Paul Malignaggi did a damn bit better than many folks thought he could, but sadly for him, he’s not blessed with power. Adrien Broner’s power edge spoke loudest after 12 rounds in the main event at Barclays Center, which was televised on Showtime, and promoted by Golden Boy. Broner won a split decision, by scores of 115-113 (Broner-Feldman), 115-113 (PM-Miller) and 117-111 (Broner-Schreck), but many if not most in the building left with massive respect for Malignaggi, who showed a mastery of the ring, a solid chin, superb defensive skills, and a fierce desire to compete.
Indeed, this fight might be most remembered as a moral victory for Paulie more than anything else.
Broner said after Paulie fought like he thought he would, that he ran after he felt Broner’s power. (I disagree.) He said he does respect Paulie as a boxer. He then boasted that he took Paulie’s belt and his girl. Next? He said he will let the fans pick his next foe.
Paulie after said it was a close fight, and that Broner didn’t work hard, tat he fought 30 seconds of each round. “The fight could have went either way. You have to take the belt from the champion,” he said. Paulie ranted that the ending was BS, and that this is typical of boxing. “Someone should stand up and do something about it,” he said. “It’s BS,” he repeated.
He was asked by Jim Gray if the fight was fixed. No, he said, but the politically connected guy always wins.
PM went 214-843, to 246-524 for Broner.
Broner (age 23; 26-0 entering; from Cincinnati, Ohio) was 146.8 while the WBA welter champ Malignaggi (grew up in Brooklyn, lives in LA; 32-4 entering; age 32) was 146.4 on Friday.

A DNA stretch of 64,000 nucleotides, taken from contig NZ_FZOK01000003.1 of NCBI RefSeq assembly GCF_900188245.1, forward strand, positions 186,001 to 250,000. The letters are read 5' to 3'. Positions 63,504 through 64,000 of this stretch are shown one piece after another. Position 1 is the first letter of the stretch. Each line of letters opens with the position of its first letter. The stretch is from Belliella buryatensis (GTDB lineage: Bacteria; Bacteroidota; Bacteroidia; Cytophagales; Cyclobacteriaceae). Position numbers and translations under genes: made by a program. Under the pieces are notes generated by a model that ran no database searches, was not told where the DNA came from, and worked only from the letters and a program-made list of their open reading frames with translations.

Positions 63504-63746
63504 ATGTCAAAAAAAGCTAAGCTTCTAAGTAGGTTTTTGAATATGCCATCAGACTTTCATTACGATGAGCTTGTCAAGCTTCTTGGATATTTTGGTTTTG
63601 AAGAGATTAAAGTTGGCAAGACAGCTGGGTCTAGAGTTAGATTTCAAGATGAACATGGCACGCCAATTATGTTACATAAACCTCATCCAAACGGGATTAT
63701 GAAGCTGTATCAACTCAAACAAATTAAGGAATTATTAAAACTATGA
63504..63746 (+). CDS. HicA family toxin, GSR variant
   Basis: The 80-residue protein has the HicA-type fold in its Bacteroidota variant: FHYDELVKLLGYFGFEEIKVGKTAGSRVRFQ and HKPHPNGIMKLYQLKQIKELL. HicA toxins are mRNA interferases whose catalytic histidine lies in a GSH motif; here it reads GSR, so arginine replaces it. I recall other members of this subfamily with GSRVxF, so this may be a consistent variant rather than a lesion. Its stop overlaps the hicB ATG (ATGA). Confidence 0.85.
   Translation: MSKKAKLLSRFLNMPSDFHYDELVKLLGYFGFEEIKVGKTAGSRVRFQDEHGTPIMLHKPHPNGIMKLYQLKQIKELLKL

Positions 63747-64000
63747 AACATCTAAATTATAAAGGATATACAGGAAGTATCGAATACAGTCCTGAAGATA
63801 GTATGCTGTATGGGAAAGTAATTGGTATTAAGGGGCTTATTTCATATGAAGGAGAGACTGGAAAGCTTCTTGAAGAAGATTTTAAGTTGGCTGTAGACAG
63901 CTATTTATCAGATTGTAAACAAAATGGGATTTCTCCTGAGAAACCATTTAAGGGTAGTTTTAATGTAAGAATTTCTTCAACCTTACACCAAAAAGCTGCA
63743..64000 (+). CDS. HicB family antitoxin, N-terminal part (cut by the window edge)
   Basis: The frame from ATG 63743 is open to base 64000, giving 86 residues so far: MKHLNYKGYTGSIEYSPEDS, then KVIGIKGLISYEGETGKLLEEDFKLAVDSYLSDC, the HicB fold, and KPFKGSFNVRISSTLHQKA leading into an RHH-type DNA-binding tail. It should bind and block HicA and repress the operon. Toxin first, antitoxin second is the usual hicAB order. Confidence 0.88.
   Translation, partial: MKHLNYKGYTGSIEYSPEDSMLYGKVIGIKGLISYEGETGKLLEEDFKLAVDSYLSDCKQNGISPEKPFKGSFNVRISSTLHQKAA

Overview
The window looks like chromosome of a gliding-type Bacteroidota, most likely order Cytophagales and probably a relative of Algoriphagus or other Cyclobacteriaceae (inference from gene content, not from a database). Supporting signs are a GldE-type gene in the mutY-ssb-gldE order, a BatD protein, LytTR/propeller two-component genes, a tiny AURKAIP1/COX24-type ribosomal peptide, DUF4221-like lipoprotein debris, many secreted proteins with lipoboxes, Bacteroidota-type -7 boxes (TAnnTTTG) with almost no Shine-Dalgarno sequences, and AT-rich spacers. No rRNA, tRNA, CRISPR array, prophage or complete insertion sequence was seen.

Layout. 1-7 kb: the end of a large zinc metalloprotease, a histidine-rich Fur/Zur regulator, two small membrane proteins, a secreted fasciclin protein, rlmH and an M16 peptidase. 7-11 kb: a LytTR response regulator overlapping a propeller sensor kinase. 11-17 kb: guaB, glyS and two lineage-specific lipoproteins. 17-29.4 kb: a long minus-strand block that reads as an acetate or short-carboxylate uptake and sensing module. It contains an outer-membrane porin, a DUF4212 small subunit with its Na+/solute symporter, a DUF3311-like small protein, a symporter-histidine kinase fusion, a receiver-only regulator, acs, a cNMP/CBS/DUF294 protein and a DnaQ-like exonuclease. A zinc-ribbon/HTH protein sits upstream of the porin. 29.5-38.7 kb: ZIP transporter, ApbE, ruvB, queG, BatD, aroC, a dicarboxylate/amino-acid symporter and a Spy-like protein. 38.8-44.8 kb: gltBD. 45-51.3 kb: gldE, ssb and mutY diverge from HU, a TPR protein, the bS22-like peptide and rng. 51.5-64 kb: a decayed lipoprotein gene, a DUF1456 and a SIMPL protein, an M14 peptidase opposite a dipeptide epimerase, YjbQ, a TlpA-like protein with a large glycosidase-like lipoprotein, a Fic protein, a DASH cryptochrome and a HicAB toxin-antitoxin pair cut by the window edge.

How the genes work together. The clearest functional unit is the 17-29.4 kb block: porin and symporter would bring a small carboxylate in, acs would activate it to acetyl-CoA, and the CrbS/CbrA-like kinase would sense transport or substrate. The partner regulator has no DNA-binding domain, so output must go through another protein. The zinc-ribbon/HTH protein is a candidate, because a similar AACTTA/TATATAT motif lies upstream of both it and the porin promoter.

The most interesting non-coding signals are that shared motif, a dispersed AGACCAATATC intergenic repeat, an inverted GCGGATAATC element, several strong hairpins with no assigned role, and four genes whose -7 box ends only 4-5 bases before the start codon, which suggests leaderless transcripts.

The fight was set up as a steppingstone for Broner, to provide another notch on his belt, his top scalp to date. Malignaggi came in as a rugged vet, and the Broner crew had to hope their guy would send a message by stopping Malignaggi conclusively. His corner had pulled the plug on him during round 11 against Ricky Hatton in 2008, and the ref stopped his fight with Amir Kahn in 2010 in round 11 as well. If Broner were able to stop Paulie early, he’d be due some respect. For Malignaggi, it was business as usual, with naysayers declaring he had no chance against a younger, stronger foe.
In the first, both men landed a few clean shots with Broner having a power edge. Paulie looked to work the jab and touch Broner to the body and arms. AB’s jab landed hard a few times.
In the second, Paulie had luck with left hands to the body. “You can’t hit me,” he said to Paulie. Broner drew a warning from the ref for trying to leg Paulie’s groin in a clinch.
In the third, straight rights hit Paulie clean but he hung tough, touched Broner to the chest a lot.
In the fourth, Paulie took it with volume. He stayed busy, nothing crazy powerful but enough to keep Broner on the defensive.
In the fifth, Broner buzzed Paulie at the end of the round, after Paulie worked hard to try and take the round.
In the sixth, Broner landed several hard, clean shots. Was Paulie getting tired? Broner’s left hooks looked heavy. In the seventh, it was a pretty tight round. Broner generates great power from in tight, and his power edge won him the round.
In the eighth, Broner looked fresh and his right hand was a nasty weapon, landing hard and clean.
In the ninth, Paulie ate a few solid rights and the crowd helped Broner with roars.
In the tenth, Paulie’s superb defense impressed. A left hook during a trade knocked his head back and maybe gave Broner the round. In these later rounds, PM wasn’t moving as much, and was in tight, fighting smart in close.
In the 11th, Paulie stayed active. He worked to the chest and made Broner work for openings.
In the 12, Paulie was right there; he ate a clean right, but he was right there, boxing smart, to the end. We went to the cards.